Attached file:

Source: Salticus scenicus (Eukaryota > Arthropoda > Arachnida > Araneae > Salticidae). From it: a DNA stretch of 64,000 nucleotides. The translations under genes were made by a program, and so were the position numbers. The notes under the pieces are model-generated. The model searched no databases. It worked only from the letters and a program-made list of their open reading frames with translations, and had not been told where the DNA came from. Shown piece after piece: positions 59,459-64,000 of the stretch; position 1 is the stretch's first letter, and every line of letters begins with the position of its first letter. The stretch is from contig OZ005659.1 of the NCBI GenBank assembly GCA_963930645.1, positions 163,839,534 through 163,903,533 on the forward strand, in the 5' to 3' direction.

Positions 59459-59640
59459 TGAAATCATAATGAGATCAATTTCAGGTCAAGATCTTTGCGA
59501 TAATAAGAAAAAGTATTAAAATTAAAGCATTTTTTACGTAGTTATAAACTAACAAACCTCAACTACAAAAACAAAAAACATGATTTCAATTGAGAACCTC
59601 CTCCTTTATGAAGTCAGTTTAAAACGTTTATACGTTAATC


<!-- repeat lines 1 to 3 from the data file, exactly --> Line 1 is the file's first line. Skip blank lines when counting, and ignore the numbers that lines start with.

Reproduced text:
Source: Salticus scenicus (Eukaryota > Arthropoda > Arachnida > Araneae > Salticidae). From it: a DNA stretch of 64,000 nucleotides. The translations under genes were made by a program, and so were the position numbers. The notes under the pieces are model-generated. The model searched no databases. It worked only from the letters and a program-made list of their open reading frames with translations, and had not been told where the DNA came from. Shown piece after piece: positions 59,459-64,000 of the stretch; position 1 is the stretch's first letter, and every line of letters begins with the position of its first letter. The stretch is from contig OZ005659.1 of the NCBI GenBank assembly GCA_963930645.1, positions 163,839,534 through 163,903,533 on the forward strand, in the 5' to 3' direction.

Positions 59459-59640
59459 TGAAATCATAATGAGATCAATTTCAGGTCAAGATCTTTGCGA